Midway in the performance, as the clown had announced, for they did not have printed programmes in those days, there was to be some lofty tumbling by the Strauss brothers, and at the proper moment in they came leaping and jumping. They were all attired in the regulation long hose, short trousers, and sleeveless jackets of the professional tumbler, but it was easy enough for any child to detect at a glance that it was quite impossible that they should belong to the same family. They were of all ages and sizes, but the youngest performer did not appear to be more than twelve; he was a handsome little fellow, with a fine dark complexion, and from the first both Hazel’s and Starlight’s attention centred upon him. He proved himself the most agile of all the brothers, eagerly watching for his turn every time, and apparently enjoying the performance almost as keenly as the audience. But it happened after a while, that when he had just accomplished the feat of turning a double somersault from the top of a spring-board, he did not attempt to rejoin the other leapers and tumblers, but crept from the place where he had landed in the sawdust to the edge of the ring, seated himself, with his little slippered feet straight out before him, and leaned comfortably back against its rail. The spot he had chosen was directly underneath where Hazel and Starlight were sitting, and being in the first row they naturally leaned over to investigate matters. He sat there so comfortably, and his older brothers seemed so indifferent to the fact that he had dropped from their number, that the children came to the conclusion that he was simply taking a little permitted rest.
At last Starlight made so bold as to ask, “Say, Straussie, you didn’t hurt yourself any way, did you?”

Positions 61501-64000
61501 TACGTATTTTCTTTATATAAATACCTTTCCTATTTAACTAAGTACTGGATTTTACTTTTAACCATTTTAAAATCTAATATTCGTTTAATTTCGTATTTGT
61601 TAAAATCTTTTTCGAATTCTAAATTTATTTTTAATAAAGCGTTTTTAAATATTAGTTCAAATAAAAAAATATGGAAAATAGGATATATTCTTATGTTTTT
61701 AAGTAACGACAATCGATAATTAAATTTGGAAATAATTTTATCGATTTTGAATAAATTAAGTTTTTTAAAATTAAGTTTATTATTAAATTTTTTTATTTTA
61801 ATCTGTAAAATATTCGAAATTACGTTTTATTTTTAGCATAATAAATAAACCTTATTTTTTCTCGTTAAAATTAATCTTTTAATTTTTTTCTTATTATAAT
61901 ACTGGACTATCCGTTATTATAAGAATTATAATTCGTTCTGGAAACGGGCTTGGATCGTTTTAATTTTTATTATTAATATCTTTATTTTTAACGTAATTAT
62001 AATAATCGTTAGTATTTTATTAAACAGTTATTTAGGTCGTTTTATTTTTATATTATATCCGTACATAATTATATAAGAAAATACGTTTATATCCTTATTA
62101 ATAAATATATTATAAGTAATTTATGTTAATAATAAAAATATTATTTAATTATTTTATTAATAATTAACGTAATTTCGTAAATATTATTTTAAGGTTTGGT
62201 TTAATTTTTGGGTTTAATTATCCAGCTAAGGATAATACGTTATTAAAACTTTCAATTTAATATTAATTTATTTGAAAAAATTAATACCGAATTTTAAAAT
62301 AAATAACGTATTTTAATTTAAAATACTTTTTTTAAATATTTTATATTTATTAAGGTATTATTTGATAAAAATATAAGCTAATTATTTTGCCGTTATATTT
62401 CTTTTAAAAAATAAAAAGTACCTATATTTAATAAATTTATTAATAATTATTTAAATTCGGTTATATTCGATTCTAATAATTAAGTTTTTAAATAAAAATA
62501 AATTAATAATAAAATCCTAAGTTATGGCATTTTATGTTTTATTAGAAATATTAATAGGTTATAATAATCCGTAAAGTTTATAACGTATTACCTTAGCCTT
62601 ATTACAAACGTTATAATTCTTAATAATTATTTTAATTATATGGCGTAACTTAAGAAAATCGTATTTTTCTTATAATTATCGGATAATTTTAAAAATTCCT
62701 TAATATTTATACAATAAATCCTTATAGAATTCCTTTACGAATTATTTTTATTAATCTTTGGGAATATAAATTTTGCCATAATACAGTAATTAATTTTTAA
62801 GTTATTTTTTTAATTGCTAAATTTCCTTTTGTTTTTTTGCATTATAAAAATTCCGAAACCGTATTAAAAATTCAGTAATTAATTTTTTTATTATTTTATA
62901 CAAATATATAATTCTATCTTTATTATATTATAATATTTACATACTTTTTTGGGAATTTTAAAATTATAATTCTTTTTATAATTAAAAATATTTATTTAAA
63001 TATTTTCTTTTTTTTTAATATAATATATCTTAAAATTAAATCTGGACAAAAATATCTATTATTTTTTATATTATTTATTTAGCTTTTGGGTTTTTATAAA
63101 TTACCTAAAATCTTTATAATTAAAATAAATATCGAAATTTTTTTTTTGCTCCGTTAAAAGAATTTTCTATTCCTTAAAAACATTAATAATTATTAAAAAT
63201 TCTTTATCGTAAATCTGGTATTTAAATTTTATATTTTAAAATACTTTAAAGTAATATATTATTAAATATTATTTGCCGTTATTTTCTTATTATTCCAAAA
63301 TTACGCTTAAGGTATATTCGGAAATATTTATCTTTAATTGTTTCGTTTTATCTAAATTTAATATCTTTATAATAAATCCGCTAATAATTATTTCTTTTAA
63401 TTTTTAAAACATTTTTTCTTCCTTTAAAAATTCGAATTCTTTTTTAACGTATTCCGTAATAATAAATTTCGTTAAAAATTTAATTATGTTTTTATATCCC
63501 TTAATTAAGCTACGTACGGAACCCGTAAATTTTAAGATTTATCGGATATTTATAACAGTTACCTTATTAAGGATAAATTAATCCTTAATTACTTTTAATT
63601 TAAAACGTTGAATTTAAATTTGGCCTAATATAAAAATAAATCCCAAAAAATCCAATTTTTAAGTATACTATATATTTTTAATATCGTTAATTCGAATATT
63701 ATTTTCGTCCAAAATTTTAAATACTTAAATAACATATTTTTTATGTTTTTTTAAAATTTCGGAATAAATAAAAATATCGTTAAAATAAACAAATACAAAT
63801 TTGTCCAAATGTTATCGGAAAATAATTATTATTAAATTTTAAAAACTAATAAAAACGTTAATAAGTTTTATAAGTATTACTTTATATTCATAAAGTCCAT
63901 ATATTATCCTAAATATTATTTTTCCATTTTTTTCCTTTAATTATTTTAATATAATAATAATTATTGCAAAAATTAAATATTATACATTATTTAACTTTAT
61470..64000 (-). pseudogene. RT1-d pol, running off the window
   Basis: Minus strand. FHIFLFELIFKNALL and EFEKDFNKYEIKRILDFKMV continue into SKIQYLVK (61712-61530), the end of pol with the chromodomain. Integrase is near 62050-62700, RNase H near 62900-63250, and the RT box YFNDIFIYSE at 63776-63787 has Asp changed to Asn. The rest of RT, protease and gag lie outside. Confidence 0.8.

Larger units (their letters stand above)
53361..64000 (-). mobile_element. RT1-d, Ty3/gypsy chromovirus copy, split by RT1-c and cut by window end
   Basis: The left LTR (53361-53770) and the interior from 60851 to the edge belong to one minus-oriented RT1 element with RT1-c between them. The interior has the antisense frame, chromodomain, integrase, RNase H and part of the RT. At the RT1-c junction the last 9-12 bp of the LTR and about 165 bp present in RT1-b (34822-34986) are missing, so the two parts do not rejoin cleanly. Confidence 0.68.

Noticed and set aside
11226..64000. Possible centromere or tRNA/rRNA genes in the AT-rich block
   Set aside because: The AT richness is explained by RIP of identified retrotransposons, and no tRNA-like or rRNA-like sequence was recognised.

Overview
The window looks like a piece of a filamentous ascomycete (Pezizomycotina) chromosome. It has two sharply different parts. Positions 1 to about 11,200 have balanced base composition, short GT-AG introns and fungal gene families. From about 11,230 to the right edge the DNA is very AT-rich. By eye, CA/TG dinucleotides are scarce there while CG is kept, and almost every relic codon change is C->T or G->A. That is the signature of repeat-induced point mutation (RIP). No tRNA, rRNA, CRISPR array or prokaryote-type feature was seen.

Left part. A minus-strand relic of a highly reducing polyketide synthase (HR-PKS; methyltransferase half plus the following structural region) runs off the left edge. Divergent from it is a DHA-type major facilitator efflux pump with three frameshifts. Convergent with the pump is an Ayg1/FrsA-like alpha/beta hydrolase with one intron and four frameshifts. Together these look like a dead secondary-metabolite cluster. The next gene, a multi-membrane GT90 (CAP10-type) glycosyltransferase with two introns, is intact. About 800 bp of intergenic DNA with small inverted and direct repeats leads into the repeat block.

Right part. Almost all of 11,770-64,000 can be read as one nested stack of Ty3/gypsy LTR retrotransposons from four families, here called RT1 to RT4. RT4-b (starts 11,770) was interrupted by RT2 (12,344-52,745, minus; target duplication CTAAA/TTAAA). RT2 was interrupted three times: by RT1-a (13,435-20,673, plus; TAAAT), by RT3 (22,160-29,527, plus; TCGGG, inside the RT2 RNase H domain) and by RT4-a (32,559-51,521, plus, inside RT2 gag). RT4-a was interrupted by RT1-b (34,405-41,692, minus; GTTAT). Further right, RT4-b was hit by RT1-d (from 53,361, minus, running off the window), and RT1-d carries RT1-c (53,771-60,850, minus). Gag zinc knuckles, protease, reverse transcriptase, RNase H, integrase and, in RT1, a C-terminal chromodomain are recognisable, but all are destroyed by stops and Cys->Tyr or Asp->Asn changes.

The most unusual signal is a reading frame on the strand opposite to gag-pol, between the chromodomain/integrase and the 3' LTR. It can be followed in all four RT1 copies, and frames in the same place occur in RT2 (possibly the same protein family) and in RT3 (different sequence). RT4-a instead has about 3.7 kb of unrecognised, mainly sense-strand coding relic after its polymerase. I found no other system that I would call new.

At the sound of Starlight’s voice the little fellow looked up surprised. “Yes, I did,” he replied, “I often slip my knee-cap, or something like that when I take that double ‘sault.”
“Does it hurt you now,” asked Hazel, with real solicitude.
“Yes, a little. I can’t jump any more to-day. The men know what’s the matter with me. I’ll be all right in a little while.”
“Do you like being in a circus?” continued Starlight, for it was even more interesting to converse with a member of the troupe than to watch the performance of the troupe itself.
“I like the jumping and tumbling; that’s all the part I like,” ending with a sigh.
But it was not easy to carry on a conversation at the distance they were from each other, particularly as the tumblers, as if to add to the excitement, kept up an almost ceaseless hallooing and shouting. Now it happened that the ring, with the exception of the gates of entrance, was formed by a short canvas curtain suspended from a circular iron rail. Observing this, a happy thought occurred to Starlight.
“Look here, Straussie,” he said, in a penetrating whisper, “I’d like to talk with you. Couldn’t you creep under the curtain there, and I’ll drop down between the seats.”
“Yes, I could,” answered the little tumbler, grasping the situation at once, and suiting the action to the word.
“I wish I could drop too,” urged Hazel, longingly.
“No, you stay where you are. It wouldn’t do, Hazel; folks might notice,” and Hazel was sensible enough to see the wisdom of the remark. As it was, every one was by far too much absorbed to take account of the fact that a little fellow inside the ring and a little fellow outside of it had disappeared at one and the same moment. And so it happened that all unsuspected a very important conversation was carried on, and a remarkable scheme planned under the crowded benches of that day’s performance. Meanwhile Hazel “sat on pins and needles.” Even “the most educated elephant in the world” failed to rouse much interest in a little maiden who knew an absorbing conversation to be going on almost within earshot and in which she longed to have a hand.
“What is your name?” asked Starlight, as soon as he had dropped safely to the dry grass, and had stretched himself beside the little tumbler, who sat with his knees gathered close to him and his hands clasped round them.
“Flutters,” answered the boy.
“That’s not your real name?”
“That’s what they call me.”
“You mean the circus people?”
Flutters simply nodded “yes.” Somehow he did not seem at first inclined to be quite as communicative as Starlight would have wished.
“It must be fun to wear clothes like those,” he said, after a pause, eyeing his new friend from head to foot with evident admiration.
“Oh, it’s kind of fun for a while, but there isn’t much real fun. Everything’s only kind of fun, and there isn’t any fun at all about most things.”
Starlight couldn’t quite agree with these sage remarks, although he had himself of late been seeing a great deal of the darker side of life.
“I guess you’re not very well, Flutters,” he said, seriously; “or perhaps you’re tired.”